Jean-Baptiste Lingaud papers
Held at: University of Pennsylvania: Kislak Center for Special Collections, Rare Books and Manuscripts [Contact Us]3420 Walnut Street, Philadelphia, PA 19104-6206
This is a finding aid. It is a description of archival material held at the University of Pennsylvania: Kislak Center for Special Collections, Rare Books and Manuscripts. Unless otherwise noted, the materials described below are physically available in their reading room, and not digitally available through the web.
Overview and metadata sections
Jean-Baptiste Lingaud was born in Limoges in 1760. In 1777 he took up the post of secretary-clerk (secrétaire-greffier) at the Hôtel de Ville in Limoges. In 1780 he was appointed advisor to the King, lieutenant-general, and prosecutor of Limoges (posts he most likely kept until 1789). His tenure as secretary survived a number of mayors, the Revolution in 1789, and the aggressive anti-aristocratic policies of the Jacobins; it even oulived Napoleon's rule. His links to the police are most likely responsible for providing a number of trial documents and police reports in his collection.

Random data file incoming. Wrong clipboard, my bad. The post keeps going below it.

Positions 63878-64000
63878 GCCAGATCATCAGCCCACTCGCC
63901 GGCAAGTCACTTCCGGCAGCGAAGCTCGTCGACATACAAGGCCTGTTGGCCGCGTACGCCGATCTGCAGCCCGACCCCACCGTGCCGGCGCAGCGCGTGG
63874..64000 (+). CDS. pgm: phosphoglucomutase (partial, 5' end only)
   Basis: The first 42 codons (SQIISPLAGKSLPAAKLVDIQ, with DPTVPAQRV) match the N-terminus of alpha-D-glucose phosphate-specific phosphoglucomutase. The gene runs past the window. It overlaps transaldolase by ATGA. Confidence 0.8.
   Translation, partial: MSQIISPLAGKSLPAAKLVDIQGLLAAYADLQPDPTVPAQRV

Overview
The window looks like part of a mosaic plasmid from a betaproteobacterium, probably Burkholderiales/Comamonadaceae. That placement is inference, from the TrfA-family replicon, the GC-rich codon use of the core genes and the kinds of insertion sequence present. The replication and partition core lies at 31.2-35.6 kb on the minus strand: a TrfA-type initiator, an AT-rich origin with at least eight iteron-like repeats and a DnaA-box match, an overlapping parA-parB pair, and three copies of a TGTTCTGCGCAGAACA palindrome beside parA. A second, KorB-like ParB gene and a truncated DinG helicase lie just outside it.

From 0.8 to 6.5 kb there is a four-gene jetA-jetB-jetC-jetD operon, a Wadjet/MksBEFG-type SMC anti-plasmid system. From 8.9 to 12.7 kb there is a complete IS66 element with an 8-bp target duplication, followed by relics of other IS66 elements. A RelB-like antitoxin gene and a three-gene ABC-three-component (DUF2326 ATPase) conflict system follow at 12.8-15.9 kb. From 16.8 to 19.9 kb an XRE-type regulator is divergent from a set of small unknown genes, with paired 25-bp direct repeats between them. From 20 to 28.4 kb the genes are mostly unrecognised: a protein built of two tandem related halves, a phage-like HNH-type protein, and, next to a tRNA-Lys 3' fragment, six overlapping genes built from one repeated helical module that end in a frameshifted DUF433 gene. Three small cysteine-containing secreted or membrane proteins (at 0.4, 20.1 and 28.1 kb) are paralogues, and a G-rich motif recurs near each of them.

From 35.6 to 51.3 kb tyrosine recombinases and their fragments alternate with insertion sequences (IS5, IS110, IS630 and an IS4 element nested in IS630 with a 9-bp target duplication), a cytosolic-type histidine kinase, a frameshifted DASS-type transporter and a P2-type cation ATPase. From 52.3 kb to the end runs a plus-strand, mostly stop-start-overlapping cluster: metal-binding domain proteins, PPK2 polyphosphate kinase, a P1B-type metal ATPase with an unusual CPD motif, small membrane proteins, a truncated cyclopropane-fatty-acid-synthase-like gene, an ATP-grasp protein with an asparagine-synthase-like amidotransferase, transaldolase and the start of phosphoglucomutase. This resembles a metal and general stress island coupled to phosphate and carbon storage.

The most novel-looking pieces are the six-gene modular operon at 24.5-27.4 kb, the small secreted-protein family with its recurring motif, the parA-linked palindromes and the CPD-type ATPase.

The collection comprises 492 items dating from 1775 to 1824 (most likely the year of Lingaud's death); among these are letters, municipal documents, police records, trial transcripts as well as some of Lingaud's personal papers. All of these items most likely went through Lingaud, considering his official position.
The pre-Revolutionary documents primarily include bureaucratic correspondence between Limoges and the court in Versailles and Paris. After 1792 there emerges a vast number of name lists and secret surveillance records as well as arrest warrants for the aristocrats and their sympathizers. Most notable in this part of the collection are letters and documents from the 'Revolutionary Committee' and the 'Surveillance Committee'.
Between 1795 and 1800 there exists a consistent correspondence between Lingaud and Jean-Guineau-Dupré, who was the representative for the Haute-Vienne region in the 'Conseil des Anciens' and Lingaud's personal friend. Guineau's letters to Lingaud provide vivid detail about the 'Conseil des Anciens' as well as important events in Paris. In addition, there is a less frequent correspondence between Léonard-Honoré Gay-Vernon, who was the deputy of the 'Counsel of 500' and the officials of Limoges.
Purchased from Raymond Clavreuil, 1960
- University of Pennsylvania: Kislak Center for Special Collections, Rare Books and Manuscripts
- Finding Aid Author
- Anton Matytsin
- Finding Aid Date
- July 2004